The Blues brought Jordan Binnington off the bench in Game 4 of their first-round series against Minnesota because they wanted him to stop pucks. Through two games, he’s done that with a .935 save percentage, leading them to back-to-back wins and a 3-2 lead in the best-of-seven series.
But there’s another, less-discussed aspect of the goaltender’s game that helped the Blues re-take control of the Wild.
After a 5-2 victory in Game 4 on Sunday, coach Craig Berube was quick to credit Binnington for it.
“He played the puck exceptionally well,” Berube said. “That’s a big thing!”
Then after his team’s 5-2 win in Game 5 on Tuesday, Berube emphasized it again.
“I’ve talked about the puck play,” he said. “He was excellent with that puck tonight. He killed a lot of their forecheck. He got out on so many pucks tonight and made real good plays with them.”
In the last two games, Minnesota has scored a total of four goals and three of them belong to Kirill Kaprizov, two of which came on the power play. The Wild aren’t getting any secondary scoring, and that’s in part because they’ve been unable to establish a forecheck and create some offensive zone time.
It’s not all because of Binnington, but for a defense that played without two of its best puck-movers — Nick Leddy in Game 4 and Torey Krug in Games 4 and 5 — he has helped the Blues exit their zone more easily and even create some offense at the other end.
“He’s always been able to handle that puck back there and get out and make plays with it,” Berube said. “He moves it to people. He reads the play well, and he’ll bypass the forecheck a lot of times, which helps your D out a lot. It helps the D that he gets to a lot of rims. Your D is not going back on a rim; that’s a tough play for a D. It’s good he gets out of the net really well.”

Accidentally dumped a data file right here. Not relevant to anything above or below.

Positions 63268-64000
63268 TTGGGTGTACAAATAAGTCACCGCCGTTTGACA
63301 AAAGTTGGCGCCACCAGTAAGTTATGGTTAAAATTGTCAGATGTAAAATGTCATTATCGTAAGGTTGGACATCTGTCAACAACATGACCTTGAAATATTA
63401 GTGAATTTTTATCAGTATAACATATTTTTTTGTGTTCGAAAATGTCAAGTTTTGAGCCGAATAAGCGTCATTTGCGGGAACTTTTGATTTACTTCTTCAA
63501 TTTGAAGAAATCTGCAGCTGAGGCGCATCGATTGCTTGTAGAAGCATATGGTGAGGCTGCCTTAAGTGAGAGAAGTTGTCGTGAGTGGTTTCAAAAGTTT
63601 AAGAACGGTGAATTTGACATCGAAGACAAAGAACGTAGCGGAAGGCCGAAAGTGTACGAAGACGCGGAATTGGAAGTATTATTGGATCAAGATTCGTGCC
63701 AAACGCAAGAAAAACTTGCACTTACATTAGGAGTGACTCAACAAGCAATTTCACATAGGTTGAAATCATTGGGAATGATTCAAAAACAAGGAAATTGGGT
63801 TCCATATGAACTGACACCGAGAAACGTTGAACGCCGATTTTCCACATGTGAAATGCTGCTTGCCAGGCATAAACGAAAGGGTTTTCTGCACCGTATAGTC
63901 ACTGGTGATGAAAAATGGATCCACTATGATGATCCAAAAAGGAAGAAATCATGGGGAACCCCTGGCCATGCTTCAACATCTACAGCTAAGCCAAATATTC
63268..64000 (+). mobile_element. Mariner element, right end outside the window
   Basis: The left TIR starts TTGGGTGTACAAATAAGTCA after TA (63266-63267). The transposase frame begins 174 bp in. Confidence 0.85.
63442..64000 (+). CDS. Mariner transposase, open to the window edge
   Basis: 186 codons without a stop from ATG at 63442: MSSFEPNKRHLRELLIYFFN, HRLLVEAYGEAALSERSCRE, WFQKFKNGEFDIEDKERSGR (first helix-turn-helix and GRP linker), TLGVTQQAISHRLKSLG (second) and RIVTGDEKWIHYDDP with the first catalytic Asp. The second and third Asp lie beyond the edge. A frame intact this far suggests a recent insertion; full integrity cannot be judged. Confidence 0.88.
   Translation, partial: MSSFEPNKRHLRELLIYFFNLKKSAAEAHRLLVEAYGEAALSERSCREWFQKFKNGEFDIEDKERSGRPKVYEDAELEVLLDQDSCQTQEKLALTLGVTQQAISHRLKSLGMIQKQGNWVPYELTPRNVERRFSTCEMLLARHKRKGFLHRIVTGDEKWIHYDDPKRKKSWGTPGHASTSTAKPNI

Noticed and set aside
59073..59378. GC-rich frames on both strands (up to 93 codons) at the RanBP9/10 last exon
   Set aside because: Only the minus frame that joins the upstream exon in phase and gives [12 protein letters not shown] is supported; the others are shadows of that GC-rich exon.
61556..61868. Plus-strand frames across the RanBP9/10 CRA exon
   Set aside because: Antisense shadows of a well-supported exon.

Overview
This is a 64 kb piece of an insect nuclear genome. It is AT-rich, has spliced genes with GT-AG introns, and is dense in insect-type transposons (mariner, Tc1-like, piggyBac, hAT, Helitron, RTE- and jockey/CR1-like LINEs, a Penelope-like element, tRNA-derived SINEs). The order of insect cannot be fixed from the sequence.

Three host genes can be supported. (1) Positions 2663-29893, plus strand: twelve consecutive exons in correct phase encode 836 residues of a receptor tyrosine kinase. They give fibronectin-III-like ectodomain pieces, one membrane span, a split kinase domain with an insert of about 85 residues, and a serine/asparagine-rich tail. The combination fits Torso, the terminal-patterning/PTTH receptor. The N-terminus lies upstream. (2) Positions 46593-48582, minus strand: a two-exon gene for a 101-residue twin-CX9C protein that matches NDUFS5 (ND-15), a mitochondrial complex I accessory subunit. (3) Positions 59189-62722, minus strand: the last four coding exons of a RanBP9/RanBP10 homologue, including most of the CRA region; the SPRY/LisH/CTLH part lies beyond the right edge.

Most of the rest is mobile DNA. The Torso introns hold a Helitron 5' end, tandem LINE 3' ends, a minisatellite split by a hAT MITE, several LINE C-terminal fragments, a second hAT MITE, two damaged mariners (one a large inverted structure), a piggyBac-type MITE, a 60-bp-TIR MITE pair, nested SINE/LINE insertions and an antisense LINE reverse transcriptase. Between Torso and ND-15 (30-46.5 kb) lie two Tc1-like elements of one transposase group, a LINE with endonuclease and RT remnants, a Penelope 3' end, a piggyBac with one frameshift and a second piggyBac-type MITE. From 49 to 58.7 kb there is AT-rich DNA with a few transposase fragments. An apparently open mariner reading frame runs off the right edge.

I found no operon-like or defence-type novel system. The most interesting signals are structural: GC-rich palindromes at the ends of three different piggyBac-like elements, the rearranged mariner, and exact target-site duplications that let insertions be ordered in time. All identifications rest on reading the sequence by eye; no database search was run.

St. Louis native Mike McKenna, a former NHL goaltender who’s now a contributor at DailyFaceoff.com and national TV analyst, has been keeping an eye on the St. Louis-Minnesota series and sees exactly what Berube is talking about. And he agrees that the Blues are benefiting from Binnington’s play with the puck.
“I can tell you that it makes a huge difference,” said McKenna, who played with the Blues’ American Hockey League affiliate in Peoria (Ill.) in 2012-13. “What they’re doing, Binnington and the Blues, is really a continuation of what Jake Allen and I did together in Peoria and (what) Jake brought to St. Louis. Jake was such a good puck handler and him and Binner were very much on the same page with their ability, and what they prefer to do with the puck.
“When you couple that with (Blues goalie coach) Dave Alexander, who knows this stuff inside and out, it’s pretty easy for them to come up with a good game plan. But a good game plan is no good unless you have a guy who has patience with the puck on his blade, and to me, that’s what Binnington has. He has a ton of patience, he usually doesn’t make rush decisions, and so he’s able to slow down a forecheck.”
According to data at Allthreezones.com, Minnesota ranked No. 17 in the league during the regular season in “dump-in recovery.” The Wild regained about 32 percent of the pucks they put into the zone.
Also according to Allthreezones.com, the Wild have many of the best players in the league at retrieving pucks. The line of Joel Eriksson Ek, Marcus Foligno and Jordan Greenway, along with Kaprizov, all averaged more than four recoveries per 60 minutes.